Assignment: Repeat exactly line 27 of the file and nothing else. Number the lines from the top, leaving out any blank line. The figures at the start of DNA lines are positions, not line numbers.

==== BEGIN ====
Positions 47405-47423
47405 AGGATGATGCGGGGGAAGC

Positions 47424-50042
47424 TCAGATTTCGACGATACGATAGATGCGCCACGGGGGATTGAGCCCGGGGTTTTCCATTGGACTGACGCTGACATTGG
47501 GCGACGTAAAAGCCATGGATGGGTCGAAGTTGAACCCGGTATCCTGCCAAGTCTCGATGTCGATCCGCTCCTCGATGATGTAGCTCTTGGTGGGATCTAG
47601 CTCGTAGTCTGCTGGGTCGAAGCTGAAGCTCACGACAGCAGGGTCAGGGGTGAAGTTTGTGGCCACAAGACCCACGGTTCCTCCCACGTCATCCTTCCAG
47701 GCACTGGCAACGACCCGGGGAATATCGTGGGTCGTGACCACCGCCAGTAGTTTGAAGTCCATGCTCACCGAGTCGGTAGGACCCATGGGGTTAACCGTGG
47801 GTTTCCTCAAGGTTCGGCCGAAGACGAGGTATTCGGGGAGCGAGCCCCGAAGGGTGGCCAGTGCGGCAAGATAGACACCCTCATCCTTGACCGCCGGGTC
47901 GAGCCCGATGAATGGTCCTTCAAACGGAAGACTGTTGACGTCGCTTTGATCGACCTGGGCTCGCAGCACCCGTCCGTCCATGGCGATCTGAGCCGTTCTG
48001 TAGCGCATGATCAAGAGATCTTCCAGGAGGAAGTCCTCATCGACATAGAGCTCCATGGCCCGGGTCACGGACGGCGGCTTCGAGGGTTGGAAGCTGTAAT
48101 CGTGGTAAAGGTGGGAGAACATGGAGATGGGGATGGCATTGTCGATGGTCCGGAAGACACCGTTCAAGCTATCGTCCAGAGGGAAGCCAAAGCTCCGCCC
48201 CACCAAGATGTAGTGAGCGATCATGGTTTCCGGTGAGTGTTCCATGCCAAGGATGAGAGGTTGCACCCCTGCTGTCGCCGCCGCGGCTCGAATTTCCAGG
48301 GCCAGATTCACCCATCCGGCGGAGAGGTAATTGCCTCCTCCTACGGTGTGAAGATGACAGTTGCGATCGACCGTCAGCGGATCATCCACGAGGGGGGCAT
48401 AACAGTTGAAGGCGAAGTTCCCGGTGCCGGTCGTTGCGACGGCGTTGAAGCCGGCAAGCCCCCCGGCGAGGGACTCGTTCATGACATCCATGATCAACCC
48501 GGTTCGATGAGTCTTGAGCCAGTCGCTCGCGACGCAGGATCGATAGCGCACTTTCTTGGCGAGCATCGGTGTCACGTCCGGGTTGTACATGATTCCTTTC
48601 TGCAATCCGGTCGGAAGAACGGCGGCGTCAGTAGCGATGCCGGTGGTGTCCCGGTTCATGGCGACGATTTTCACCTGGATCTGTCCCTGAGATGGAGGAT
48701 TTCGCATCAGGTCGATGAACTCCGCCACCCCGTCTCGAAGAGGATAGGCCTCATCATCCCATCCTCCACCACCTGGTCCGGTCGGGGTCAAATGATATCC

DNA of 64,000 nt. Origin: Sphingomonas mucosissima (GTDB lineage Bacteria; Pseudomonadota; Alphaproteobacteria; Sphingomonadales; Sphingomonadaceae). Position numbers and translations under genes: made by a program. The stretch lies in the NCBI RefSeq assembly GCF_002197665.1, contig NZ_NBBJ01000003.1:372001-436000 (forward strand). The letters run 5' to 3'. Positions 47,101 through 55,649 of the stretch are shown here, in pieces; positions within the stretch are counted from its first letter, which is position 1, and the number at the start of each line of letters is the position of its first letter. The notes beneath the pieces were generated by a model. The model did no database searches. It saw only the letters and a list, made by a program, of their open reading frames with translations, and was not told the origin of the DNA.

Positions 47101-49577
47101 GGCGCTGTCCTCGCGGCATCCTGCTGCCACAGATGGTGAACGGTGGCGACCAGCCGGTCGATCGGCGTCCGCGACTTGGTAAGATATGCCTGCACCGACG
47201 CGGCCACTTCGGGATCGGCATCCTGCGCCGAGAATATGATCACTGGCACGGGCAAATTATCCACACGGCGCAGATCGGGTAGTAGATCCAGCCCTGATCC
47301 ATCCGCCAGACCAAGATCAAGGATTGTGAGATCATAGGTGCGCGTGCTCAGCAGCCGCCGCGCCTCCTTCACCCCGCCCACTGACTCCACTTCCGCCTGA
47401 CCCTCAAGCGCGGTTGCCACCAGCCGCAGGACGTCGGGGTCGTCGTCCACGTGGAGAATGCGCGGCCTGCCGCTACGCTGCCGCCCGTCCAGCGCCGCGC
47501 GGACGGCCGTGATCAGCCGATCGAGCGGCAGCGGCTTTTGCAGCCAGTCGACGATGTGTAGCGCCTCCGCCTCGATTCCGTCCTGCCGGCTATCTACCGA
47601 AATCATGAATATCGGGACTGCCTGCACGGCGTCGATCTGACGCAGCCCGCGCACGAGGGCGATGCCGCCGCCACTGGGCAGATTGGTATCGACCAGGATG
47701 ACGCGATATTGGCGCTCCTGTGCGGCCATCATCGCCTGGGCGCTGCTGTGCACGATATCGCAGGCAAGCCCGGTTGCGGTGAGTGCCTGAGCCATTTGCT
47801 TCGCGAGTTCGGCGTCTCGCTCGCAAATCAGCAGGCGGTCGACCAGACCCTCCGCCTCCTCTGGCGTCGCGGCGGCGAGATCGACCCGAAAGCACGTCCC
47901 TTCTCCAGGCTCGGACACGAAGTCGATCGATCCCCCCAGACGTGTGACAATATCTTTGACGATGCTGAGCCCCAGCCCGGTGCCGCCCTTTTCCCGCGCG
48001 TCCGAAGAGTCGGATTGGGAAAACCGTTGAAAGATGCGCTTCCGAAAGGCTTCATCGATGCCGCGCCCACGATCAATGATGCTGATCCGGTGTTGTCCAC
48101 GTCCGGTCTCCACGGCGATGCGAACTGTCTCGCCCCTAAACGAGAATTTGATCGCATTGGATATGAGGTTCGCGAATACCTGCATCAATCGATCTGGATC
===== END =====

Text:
47801 TCGCGAGTTCGGCGTCTCGCTCGCAAATCAGCAGGCGGTCGACCAGACCCTCCGCCTCCTCTGGCGTCGCGGCGGCGAGATCGACCCGAAAGCACGTCCC